Active learning classrooms hope to incorporate flexibility and student collaboration
News | Michael Urch
HC 113 has been renovated into an active learning classroom that features PivoTables and AV/ teachnology councils. The classrooms are designed to encourage communication and collaboration between students. | Photo for The Clarion by Drea Chalmers
Most changes around campus may seem mundane. Parking lot lines have been repainted and Nelson has been given a facelift to keep up with building code. There is, however, one new classroom that offers something out of the ordinary.
Just north of the P.O. boxes is a classroom that is unlike any other at Bethel. With five separate three-table pods, monitors mounted on the walls and a technology-packed cart, it purposefully contradicts the stereotypically desk-filled, lecture-style appearance of a traditional classroom.
Referred to as an active learning classroom (ALC), HC 113 features a cutting-edge classroom design created to incorporate flexibility and media into a classroom. Some of the bells and whistles include one projector, five monitors, floor-to-ceiling whiteboard walls and one floating instructor station. The only items in the room not on wheels are the five Bethel-designed AV/technology counsels—developed specially for this project and christened as the Bethel PivoTables. “It will probably be the most desirable room on campus,” said Tim Powers, architect of the active learning classroom.
The PivoTable creation arose from a need to reconcile the trade-off between flexible furniture settings and the need to have hard-wired configuration for technological capabilities.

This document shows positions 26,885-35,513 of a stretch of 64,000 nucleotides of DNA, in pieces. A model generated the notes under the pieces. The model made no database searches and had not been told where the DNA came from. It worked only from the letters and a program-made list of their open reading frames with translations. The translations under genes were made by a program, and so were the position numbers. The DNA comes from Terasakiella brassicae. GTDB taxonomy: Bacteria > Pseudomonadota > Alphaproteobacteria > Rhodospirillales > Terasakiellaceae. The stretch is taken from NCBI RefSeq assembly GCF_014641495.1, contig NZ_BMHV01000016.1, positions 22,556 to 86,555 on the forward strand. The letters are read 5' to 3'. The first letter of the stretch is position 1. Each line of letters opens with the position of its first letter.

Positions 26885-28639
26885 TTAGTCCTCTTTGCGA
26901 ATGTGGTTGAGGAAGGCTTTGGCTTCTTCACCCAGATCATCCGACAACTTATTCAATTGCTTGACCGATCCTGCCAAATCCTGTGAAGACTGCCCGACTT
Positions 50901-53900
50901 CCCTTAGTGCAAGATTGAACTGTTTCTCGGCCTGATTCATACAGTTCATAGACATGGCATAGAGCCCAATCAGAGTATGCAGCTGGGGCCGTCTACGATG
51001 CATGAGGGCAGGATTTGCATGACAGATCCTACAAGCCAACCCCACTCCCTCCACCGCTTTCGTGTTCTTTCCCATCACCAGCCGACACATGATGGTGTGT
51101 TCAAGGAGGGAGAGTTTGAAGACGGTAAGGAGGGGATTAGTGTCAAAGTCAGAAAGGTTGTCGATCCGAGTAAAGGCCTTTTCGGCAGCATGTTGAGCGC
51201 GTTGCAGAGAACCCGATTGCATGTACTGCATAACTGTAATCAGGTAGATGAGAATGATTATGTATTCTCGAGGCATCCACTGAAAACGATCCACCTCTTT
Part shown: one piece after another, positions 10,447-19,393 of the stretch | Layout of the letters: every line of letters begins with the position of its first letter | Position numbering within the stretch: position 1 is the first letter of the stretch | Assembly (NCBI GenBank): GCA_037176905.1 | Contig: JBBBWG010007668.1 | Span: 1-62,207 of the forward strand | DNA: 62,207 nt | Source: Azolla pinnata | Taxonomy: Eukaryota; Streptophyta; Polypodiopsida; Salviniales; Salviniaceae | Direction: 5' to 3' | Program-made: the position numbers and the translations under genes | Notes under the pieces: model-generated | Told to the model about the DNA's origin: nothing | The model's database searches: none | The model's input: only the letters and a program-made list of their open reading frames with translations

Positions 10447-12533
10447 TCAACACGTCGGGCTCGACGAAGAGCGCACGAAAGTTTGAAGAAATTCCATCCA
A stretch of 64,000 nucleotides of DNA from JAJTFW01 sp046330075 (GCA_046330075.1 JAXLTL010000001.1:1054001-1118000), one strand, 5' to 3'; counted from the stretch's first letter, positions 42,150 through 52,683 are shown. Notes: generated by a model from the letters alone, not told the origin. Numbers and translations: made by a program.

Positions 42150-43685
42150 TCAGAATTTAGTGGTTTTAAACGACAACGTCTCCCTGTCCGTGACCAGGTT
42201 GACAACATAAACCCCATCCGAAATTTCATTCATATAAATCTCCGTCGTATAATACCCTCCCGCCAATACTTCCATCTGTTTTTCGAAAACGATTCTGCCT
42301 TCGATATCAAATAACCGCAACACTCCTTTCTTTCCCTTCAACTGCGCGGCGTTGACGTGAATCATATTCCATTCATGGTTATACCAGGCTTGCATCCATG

“Ours is the only [classroom] I've seen that provides tabletop power and connectivity while maintaining flexible furniture configuration and unobstructed sight lines,” said Mike Lindsey, a project manager at Bethel and contributor to the PivoTable. There was even mention of a patent.
By connecting laptops or tablets directly to the classroom, information can be shared electronically and viewed individually at each learning station. Additionally, the stations can be split into three three-person tables, and the furniture can be reconfigured to multiple combinations—including the traditional lecture format.
Perhaps even more impressive than the classroom itself is the level of collaboration that is behind this project. The University Classroom Oversight Committee (UCOC), a committee comprised of people from facilities management, IT, administrators, faculty and auxiliary services, has allowed minds from several different departments to interact and make informed decisions about creating the best possible
“It is significant that this project has been successful because so many different but interconnected areas have worked together well,” Barrett Fisher, the chair of the UCOC said.
Biology, chemistry, communications and education professors are using the classroom this semester. Sara Wyse, a biology professor and faculty development specialist, has been involved throughout the classroom’s development. Wyse has been training professors to take full advantage of the space.
”Education is our mission. To see Bethel make a commitment to that [mission] is really exciting and encouraging to me,” Wyse said.
The ideas that went into the classroom are new. The University of Minnesota has many ALC classrooms, and the pedagogy paradigm shift relies on research conducted by a host of state universities. Originally implemented by Universities in the discipline of physics, ALC classrooms desire to use classroom format to encourage a fundamental teaching philosophy. Traditionally, learning has been a passive process. Students have been recipients of knowledge communicated in a lecturing format. This flexible classroom format is to be a resource for the encouragement of more collaboration between students, more open dialogue between the professor and the students and a more active learning process.